Responses to some frequently asked questions raised by users about the Wildlife Assessment Check:

Who is the Wildlife Assessment Check for?

The Wildlife Assessment Check is designed for householders and small to medium-sized developers, to help clarify whether a development project needs expert ecological advice before submitting a planning application.

How does the Wildlife Assessment Check work?

The ‘How-to-Guide’ explains the four checks in the Wildlife Assessment Check, where applicants are invited to answer a series of questions about the location, type of development, site works and local habitats. Linked to these questions are national species distribution maps and data triggers for habitats and development works that are associated to UK ‘protected’ and ‘priority’ wildlife species*. The tool produces a summary of how applicants have answered the questions and gives them an opportunity to revise their selections. A ‘Results’ page indicates whether professional ecological advice is recommended for the proposed site. It also provides a list of the potential species and species groups that could be considered by the ecological consultant. The tool identifies proximity of the proposed site to any ‘statutory designated sites’, such as Sites of Special Scientific Importance (SSSIs) and Special Protected Areas (SPAs).

*Note: The national maps do not always pick up local species data, so we would always advise that the consultant also seeks additional information from the local environmental record centre and Local Wildlife Groups, as well as through conducting a Preliminary Ecological Appraisal.

What are ‘protected’ and ‘priority’ species?

Local planning authorities must consider how a development might affect ‘protected’ and ‘priority’ species on or near a proposed development site when reviewing a planning application. ‘Protected’ species are those wildlife species protected by law, as outlined by Natural England, Natural Resources Wales, Scottish Natural Heritage and Northern Ireland Environment Agency (e.g. badgers, bats, hazel or common dormice, great crested newts, invertebrates, natterjack toads, otters, reptiles, water voles, wild birds, protected plants). ‘Priority species’ were those that were identified as being the most threatened and requiring conservation action under the UK Biodiversity Action Plan (UK BAP). There are currently 1,150 UK BAP priority species.

What should I do with the Wildlife Assessment Check results?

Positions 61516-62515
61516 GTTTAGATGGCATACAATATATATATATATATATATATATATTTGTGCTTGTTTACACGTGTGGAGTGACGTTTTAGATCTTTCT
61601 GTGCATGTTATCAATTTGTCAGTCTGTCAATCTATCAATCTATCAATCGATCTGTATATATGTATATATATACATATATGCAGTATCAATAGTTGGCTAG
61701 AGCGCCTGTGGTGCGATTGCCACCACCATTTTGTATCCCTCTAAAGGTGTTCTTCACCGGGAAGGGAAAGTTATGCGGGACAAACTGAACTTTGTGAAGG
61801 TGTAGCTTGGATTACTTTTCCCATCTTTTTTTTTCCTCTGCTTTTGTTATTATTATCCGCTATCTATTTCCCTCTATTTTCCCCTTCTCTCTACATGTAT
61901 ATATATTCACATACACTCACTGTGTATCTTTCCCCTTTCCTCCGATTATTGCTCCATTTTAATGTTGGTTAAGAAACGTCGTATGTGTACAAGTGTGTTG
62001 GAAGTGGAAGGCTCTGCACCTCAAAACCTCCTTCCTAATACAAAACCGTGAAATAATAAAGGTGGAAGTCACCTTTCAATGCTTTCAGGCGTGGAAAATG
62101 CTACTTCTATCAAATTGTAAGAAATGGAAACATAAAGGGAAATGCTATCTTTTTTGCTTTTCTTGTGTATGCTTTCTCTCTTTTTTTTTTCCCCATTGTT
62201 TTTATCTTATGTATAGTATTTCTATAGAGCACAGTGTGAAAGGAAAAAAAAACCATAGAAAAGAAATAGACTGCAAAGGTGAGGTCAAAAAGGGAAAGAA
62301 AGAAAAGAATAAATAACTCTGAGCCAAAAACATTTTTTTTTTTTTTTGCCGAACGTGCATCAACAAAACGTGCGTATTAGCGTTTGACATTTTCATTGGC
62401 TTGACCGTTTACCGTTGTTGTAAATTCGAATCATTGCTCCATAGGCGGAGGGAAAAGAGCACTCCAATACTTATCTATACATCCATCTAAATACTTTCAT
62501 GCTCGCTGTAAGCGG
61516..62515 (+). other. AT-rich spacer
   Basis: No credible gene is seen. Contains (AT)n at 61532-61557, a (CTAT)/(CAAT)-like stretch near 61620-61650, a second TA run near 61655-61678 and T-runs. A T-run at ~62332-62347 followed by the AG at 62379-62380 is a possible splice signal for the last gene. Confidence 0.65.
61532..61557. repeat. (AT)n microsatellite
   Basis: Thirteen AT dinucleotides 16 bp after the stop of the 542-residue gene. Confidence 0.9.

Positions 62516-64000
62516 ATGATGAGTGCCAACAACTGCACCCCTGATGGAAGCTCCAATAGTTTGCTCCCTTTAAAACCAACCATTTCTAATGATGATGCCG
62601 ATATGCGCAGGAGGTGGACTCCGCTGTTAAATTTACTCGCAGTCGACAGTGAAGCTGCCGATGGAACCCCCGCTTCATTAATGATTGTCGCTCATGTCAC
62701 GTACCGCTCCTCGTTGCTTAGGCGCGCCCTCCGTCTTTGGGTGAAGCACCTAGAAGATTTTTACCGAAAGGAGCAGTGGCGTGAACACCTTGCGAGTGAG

The Wildlife Assessment Check results page will indicate whether your project is likely to require professional ecological advice before making a planning application and provides details of the potential protected and priority wildlife species that may need to be considered by a consultant ecologist. A short ‘Summary report’ of the results will be produced which you can download and save. You can give the report to a consultant ecologist for their background information and submit it as part of your planning application, together with any additional ecological information the consultant ecologist produces, such as a Preliminary Ecological Appraisal or Ecological Impact Assessment.

Do I need to do a Wildlife Assessment Check when obtaining consent for works on a ‘listed building’ or conducting building works that do not require planning consent (i.e. a ‘permitted development’)?

Yes, you can use the Wildlife Assessment Check to consider the potential ecological impact of development activities on listed buildings or a permitted development. This will help highlight if legally protected or priority wildlife species may be affected by your development project.

What happens if my local authority ecology officer disagrees with the findings of the Wildlife Assessment Check?

The Wildlife Assessment Check is for guidance only and aims to provide additional support where local authorities have limited in-house local ecological capacity. It does not supersede local authority ecological knowledge, where it exists, which will always take priority.


More about: Wildlife Assessment Check | How to guide | Species guidance notes | Spatial data credits